And being healthy during the day paves the way for some real fun in the evening: exploring the 8 million (give or take) bars and restaurants here. I’m thinking of posting a few restaurant reviews but I don’t want to try and make this a food blog (got to Chubby Hubby for that) or get too listy & dull.

Easiest thing is to try it and see – coming first, Supperclub.

I was quite surprised when I wrote the one week post, “Really, a week’s gone already?”, and jubilant at one month, “Wow, we’re really doing it!”

But two months passed unnoticed, caught up among making a life. Suddenly we’re more then a quarter of a year in. How did that happen?

I’m not really sure where to start filling you in. There have been a few ups and downs – hence the radio silence.

The big news is that I’m moving to a different department in my company. I was working in healthcare, but it turned out to be more medical education than creative copywriting. Once I discussed this with the firm they were amazingly supportive and I’m moving to their creative team on Monday.

I’ll be covering both health and consumer accounts, which is respectively where I’ve come from and where I want to go. Hooray!

We’ve also had a few guests, visited a few strange tourist attractions and eaten a few strange things.

Long Beach Seafood, folk - yum!

Long Beach Seafood, folk - yum!

Food highlights include black pepper crab, cooked whole in unctuous sauce and pulled apart with our hands, and Indonesian grilled fish. This is barbecued while you wait and served with sweet chilli sauce studded with birdseyes and tiny chewy fish.

Tiny mouthfuls of deliciousness

Tiny mouthfuls of deliciousness

Have also sought out xiao long bao (I believe ‘small basket dumpling’ is the literal translation). They are Shanghainese; soup, pork and crab filled, and probably manna. The Singapore version wasn’t up to the original standard, but pretty damned good.

Over the road we have a nice cheap food centre that sells north Indian food, seafood noodles and chicken rice – it’s impossible for two of us to spend more then $20 here (£9), and that’s if we have a couple of beers.

Further down the street there’s a great Indian restaurant where they’re starting to recognise us, and the next road down boasts a whole string of places selling Singapore’s infamous fish head curry (I ate an eye, I win a prize!).

Over the crossroad there’s a lovely little French place – straight off the streets of Paris, as the snails, fois gras and profiteroles attest.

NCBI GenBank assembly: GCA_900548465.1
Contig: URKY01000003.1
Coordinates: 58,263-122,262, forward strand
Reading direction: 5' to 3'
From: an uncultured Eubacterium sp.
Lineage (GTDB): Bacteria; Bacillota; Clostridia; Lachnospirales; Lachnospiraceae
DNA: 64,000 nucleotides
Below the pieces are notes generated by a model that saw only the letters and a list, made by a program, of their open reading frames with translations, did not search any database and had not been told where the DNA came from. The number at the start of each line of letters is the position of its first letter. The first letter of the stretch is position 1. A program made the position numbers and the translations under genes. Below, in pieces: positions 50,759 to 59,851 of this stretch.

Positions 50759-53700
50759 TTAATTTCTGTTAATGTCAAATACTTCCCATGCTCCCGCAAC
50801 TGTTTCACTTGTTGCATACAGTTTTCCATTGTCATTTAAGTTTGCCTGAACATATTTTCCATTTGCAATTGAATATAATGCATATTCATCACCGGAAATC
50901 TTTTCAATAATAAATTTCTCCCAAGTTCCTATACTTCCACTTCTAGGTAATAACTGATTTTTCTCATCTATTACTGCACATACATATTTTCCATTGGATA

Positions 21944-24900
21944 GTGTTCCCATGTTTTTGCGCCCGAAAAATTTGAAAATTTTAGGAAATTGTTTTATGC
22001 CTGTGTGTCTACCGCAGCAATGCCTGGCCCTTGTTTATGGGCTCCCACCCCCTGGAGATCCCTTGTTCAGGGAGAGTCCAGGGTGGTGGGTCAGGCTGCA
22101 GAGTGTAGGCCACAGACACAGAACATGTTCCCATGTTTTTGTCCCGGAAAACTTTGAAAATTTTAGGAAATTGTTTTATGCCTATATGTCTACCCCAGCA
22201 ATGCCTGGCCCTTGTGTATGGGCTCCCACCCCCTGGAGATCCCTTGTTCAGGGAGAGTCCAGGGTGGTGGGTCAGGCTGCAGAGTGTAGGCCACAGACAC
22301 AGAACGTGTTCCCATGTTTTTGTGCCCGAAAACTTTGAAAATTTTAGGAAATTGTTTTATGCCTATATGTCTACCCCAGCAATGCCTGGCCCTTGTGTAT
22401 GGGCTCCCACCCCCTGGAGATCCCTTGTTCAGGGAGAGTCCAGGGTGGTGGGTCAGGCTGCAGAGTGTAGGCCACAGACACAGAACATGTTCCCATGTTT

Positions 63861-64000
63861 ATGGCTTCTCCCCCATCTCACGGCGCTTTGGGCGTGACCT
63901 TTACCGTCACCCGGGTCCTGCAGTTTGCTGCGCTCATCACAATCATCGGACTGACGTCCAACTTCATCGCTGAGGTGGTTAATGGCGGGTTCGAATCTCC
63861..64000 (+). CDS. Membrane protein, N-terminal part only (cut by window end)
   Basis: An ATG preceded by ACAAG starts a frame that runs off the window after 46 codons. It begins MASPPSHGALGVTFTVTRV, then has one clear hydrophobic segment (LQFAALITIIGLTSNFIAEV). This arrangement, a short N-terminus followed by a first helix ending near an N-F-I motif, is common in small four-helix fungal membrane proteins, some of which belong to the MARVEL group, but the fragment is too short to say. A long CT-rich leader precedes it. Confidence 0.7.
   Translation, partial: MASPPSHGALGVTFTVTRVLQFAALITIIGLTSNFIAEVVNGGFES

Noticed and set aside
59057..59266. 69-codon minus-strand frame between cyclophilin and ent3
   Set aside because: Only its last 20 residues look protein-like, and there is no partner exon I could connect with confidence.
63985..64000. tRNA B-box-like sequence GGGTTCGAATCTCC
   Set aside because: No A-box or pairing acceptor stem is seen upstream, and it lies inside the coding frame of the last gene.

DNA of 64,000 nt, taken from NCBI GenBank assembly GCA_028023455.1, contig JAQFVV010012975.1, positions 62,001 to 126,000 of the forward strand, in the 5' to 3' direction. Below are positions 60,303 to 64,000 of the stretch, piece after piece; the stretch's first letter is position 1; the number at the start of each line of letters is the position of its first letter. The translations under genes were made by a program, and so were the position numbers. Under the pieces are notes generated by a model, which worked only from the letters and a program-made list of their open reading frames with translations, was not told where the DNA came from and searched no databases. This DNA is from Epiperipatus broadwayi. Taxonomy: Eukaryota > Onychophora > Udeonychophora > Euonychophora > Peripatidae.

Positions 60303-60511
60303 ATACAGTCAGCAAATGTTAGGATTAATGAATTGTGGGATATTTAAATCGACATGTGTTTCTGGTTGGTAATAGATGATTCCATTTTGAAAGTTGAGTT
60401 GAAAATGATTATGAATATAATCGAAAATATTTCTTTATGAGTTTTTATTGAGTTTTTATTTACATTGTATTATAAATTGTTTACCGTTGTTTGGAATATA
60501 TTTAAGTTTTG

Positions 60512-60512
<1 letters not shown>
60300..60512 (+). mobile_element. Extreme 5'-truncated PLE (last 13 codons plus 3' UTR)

The range and price of the food out here means we’ve settled into a pattern where we eat out about four times a week.

In other news, I appear to be gaining weight.

Love you all,

Elle xx

Saturday was our first approximation of normal Singapore life. Woke with a hangover, lay by the pool, went shopping, all that jazz.

Our excursion took us to Tanglin Road, to a fancy French café for pastries and iced tea, and then on to the Botanic Gardens for a nice stroll.

A thousand leaves of tastiness

A thousand leaves of tastiness

We persisted with the garden part of the plan, even though the storm clouds were gathering as we got in the cab. Gardens, I’m sure I don’t need to explain, are inherently outdoorsy.

We were only 40 million years round the evolution trail when the heavens opened. Naturally, we didn’t have umbrellas, although I’m not sure they would have helped.

We sheltered among the first ferns, then took advantage of a lull to race for the early rainforest, where the canopy made good cover. We hoped to sit it out around 300 million BC but grew fearful of getting locked in the park.

Thunder rolled and crashed around us – it was definitely the biggest storm I’ve been out in (J says he’s witnessed bigger but was unable to cite examples, which does make his claim somewhat unreliable).

We made a dash for it, tens of millions of years dripping by with each footfall. By the time we got back to the present we were drenched, and decided to forgo our early evening martinis.

Lightning over Singapore

Lightning over Singapore

Instead we went back, dried off, tarted up, and set out. Destination: Home, underground (ish) club near Clarke Quay. Music: D&B; LTJ Bukem, and several good local lads (and one less good – sounded like he was making a mix tape).

It was a great night. The music was awesome, the drinks were cheap (ish), and we met some lovely Singaporeans. Had drinks with them again last night, am building up a good repertoire of Hokkien expletives.

Have also started work, going well so far and yesterday I went out with my new colleagues for an hour and a half lunch in a sushi restaurant – it’s comforting to know that advertising behavioural patterns transcend regional boundaries.